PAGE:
Film Studies in Motion: From audiovisual essay to academic research video

Discussion / outro

As we hope to have shown, possibilities for furthering academic video lie, at least initially, in changing the way we view its ideal status, form and function. In this case, we regard it as an audiovisual parallel to academic writing – making it only logical that we seek to translate and transpose the standards that have been established in the pre-video era. Ideally, this would lead to audiovisual work that is autonomous, possessing sufficient informational value and explanatory clarity to hold up to these established standards. If such developments were to take place, teaching and evaluating audiovisual essays could also be implemented by means of more clearly defined criteria.
            The differences between video and writing are subjects that are bound to be scrutinized in more detailed form in the coming years. What we provided here hopefully will serve as a starting point, at the very least indicating the discrepancy in the values that are currently imposed on them from academic circles. In any case, the connections and developments we have chartered here point us to the fact that we can make new combinations from the existing audiovisual explorations that fit rhetorical structures normally reserved for written text (which will allow manifestations to mature further, to retain lucidity and traceability, and will allow the form to open up rhetorically).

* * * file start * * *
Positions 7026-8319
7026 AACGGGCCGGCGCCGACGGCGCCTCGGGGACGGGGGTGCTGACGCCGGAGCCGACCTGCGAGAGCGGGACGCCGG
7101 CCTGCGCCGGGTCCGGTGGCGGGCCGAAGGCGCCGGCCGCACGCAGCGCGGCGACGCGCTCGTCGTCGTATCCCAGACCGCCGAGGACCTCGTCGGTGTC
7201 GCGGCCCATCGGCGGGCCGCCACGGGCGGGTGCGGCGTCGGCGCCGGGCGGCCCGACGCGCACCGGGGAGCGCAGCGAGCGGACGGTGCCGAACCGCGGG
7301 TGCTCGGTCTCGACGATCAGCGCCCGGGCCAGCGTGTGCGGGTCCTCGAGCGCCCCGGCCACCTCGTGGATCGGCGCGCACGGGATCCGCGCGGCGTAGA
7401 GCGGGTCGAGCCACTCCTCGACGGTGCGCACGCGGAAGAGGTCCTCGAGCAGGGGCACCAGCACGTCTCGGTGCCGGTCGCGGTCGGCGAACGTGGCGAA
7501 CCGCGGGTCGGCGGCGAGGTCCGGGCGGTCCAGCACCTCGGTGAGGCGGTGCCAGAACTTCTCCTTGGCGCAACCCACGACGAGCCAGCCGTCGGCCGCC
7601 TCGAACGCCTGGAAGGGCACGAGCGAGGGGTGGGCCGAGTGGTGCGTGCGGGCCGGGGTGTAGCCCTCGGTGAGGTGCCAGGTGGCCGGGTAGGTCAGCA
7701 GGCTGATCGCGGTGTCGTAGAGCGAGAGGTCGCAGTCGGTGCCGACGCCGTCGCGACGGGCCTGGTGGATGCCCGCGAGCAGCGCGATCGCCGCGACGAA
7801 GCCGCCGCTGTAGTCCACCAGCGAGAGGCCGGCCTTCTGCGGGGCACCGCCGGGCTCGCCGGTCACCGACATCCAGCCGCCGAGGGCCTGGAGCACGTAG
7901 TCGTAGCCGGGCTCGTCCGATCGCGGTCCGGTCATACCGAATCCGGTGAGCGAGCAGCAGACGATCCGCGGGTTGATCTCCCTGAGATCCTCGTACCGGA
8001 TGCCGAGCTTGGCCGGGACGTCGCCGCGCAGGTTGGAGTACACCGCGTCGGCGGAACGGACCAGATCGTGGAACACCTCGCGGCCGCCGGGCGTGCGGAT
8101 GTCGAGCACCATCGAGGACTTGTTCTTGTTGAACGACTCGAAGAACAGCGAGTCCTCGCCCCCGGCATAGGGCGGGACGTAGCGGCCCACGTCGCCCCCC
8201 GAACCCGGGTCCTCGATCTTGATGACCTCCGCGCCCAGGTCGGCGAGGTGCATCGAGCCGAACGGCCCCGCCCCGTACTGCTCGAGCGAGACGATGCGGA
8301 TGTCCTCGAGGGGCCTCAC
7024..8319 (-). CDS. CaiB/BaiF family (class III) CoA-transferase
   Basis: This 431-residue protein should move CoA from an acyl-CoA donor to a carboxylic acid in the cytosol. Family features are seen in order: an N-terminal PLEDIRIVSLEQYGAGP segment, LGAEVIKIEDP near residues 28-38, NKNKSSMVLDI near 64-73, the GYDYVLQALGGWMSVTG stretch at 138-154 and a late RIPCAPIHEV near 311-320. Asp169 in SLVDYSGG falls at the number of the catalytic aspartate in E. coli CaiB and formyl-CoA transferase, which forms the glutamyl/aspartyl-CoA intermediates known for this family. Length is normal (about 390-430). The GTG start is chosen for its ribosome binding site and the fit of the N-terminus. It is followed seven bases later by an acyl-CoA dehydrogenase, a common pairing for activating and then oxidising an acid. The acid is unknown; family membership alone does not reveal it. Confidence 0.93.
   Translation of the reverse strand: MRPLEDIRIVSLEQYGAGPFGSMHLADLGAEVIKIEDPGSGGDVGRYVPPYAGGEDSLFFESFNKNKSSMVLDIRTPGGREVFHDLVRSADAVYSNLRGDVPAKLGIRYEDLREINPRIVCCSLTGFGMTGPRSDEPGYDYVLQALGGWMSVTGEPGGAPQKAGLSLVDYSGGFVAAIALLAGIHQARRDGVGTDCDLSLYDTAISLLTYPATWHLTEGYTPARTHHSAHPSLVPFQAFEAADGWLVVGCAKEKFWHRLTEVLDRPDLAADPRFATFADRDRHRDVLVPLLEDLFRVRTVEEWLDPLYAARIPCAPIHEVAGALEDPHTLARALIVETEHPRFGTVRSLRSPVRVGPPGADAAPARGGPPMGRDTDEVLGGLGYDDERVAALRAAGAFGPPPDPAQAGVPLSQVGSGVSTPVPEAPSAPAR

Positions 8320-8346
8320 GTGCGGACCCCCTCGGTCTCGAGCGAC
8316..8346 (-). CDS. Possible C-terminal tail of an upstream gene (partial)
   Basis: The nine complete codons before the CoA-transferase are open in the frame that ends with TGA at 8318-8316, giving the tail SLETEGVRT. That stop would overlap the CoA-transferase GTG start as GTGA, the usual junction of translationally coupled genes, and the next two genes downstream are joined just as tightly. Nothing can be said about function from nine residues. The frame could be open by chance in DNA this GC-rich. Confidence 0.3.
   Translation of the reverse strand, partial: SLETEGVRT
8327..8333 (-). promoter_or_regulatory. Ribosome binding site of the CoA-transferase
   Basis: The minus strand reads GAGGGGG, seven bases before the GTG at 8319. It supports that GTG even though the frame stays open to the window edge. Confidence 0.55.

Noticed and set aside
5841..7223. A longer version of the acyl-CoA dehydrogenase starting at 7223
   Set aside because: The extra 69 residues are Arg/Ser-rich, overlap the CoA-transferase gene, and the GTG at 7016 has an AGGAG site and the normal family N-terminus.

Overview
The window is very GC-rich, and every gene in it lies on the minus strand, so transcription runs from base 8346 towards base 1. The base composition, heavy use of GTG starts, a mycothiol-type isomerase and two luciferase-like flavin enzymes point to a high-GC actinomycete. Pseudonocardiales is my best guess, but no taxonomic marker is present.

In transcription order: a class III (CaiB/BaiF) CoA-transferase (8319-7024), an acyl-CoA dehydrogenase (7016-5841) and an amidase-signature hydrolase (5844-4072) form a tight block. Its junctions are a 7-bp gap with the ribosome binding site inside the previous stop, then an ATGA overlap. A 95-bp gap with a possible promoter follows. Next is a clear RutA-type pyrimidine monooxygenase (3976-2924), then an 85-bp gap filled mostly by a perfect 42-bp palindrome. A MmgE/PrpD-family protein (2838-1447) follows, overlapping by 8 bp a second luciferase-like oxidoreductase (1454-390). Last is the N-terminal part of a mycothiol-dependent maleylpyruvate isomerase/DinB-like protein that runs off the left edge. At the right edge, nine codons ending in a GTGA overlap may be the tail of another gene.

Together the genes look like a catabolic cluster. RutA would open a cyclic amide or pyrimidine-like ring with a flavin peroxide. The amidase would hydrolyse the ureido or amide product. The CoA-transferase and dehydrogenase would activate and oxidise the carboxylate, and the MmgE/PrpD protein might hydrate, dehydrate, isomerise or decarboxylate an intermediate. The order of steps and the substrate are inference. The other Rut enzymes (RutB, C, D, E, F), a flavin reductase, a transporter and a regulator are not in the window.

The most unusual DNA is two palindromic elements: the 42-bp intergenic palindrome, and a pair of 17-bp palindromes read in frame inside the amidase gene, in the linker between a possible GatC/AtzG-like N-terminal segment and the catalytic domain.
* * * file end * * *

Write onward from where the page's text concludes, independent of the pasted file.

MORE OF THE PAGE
We have made efforts to outline some initial aspects here, which we believe might guide preliminary practical implementation, or at least fuel theoretical discussion. Attempts of addressing some of the most pressing issues regarding current videographic practice – the haziness surrounding the definition of video essaying, the principles of academic writing versus current modes of videography, and medium specific considerations for autonomous video – might benefit from our explorations in Chapters I and II, where we hope to have made a theoretical move towards the possibility of autonomous argumentative academic research video. To recapitulate and reinstate: this type of audiovisual work will introduce a thesis, place this within a broader context, develop a theoretical notion and argument with an array of both aural as well as visual means, employing a full-bodied and standalone (video) ‘text’ to represent the analytical findings taken from a (film) ‘text’ – both in the Barthesian and Bellourian sense of the word. The long-standing concern of Film Studies (and film culture as well) was to find a platform that could mirror the intricate textuality of film, allowing study and studied to fold into one. Now that we have the technological possibilities, it is only natural to methodically look into ways we can use such audiovisual platform’s multi-modalities in an informed and academically sound manner.

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